Pope Francis (C) celebrates a Holy Mass at the stadium in Tbilisi on Oct. 1, 2016. / AFP / VINCENZO PINTO
Your feedback is important to us!
We invite all our readers to share with us their views and comments about this article.
Disclaimer: Comments submitted by third parties on this site are the sole responsibility of the individual(s) whose content is submitted. The Daily Star accepts no responsibility for the content of comment(s), including, without limitation, any error, omission or inaccuracy therein. Please note that your email address will NOT appear on the site.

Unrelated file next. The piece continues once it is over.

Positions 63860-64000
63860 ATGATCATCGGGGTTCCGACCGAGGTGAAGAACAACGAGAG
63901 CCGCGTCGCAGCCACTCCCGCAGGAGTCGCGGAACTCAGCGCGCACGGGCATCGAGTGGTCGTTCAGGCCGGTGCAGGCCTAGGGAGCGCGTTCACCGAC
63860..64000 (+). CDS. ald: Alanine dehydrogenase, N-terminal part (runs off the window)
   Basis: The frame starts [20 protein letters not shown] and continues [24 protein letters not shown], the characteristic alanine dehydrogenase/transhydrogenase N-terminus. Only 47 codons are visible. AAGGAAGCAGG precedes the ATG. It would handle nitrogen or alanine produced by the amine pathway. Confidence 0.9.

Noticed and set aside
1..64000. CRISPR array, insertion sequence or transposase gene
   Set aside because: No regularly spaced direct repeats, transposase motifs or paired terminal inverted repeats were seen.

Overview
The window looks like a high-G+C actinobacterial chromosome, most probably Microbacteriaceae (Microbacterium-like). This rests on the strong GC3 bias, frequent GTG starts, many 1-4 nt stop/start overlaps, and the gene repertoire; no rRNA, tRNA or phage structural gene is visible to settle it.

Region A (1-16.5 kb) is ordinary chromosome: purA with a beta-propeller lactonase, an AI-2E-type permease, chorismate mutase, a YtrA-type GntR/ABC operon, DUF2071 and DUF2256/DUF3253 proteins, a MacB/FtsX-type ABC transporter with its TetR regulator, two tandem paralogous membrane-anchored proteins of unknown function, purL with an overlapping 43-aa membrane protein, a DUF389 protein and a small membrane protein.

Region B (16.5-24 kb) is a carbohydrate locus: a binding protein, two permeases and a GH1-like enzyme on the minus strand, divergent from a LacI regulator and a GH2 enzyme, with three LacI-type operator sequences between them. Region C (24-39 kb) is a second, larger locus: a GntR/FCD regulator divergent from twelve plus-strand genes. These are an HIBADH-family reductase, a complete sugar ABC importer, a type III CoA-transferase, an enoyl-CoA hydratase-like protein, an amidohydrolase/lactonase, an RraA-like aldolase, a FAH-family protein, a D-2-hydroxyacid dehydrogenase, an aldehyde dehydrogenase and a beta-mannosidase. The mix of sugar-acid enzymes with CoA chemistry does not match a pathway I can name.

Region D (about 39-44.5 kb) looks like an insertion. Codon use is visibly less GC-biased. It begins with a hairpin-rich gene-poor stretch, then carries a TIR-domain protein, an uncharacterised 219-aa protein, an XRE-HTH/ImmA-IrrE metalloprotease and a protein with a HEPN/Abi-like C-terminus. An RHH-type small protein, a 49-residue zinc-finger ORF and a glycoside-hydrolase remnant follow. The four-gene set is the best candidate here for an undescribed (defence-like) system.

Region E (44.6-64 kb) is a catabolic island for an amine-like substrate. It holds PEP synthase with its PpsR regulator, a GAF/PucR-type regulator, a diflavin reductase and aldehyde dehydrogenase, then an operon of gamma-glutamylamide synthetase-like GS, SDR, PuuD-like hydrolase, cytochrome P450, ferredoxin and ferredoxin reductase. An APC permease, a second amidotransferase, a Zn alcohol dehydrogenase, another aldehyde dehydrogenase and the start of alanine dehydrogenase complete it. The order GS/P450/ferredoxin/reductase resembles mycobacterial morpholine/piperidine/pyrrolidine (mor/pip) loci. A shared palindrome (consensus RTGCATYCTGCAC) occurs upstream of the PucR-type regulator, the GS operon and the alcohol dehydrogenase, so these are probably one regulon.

Alert: If you are facing problems with posting comments, please note that you must verify your email with Disqus prior to posting a comment. follow this link to make sure your account meets the requirements. (http://bit.ly/vDisqus)
Pope Francis Saturday said Mass for unusually small crowd of just a few thousand Catholics in Georgia, a celebration that was further dampened when a delegation from the Orthodox Church stayed away.Two days before the pope arrived, Ilia issued a statement saying Orthodox could not attend Catholic Masses because of doctrinal differences dating back to the 1054 schism that divided Christianity into eastern and western branches.The Vatican, however, had been hoping the Orthodox would still attend. After the Orthodox stayed away, Francis changed his text when he read it to thank "Orthodox faithful" who were there. Georgian President Georgy Margvelashvili, who is Orthodox, attended the Mass.
FOLLOW THIS ARTICLE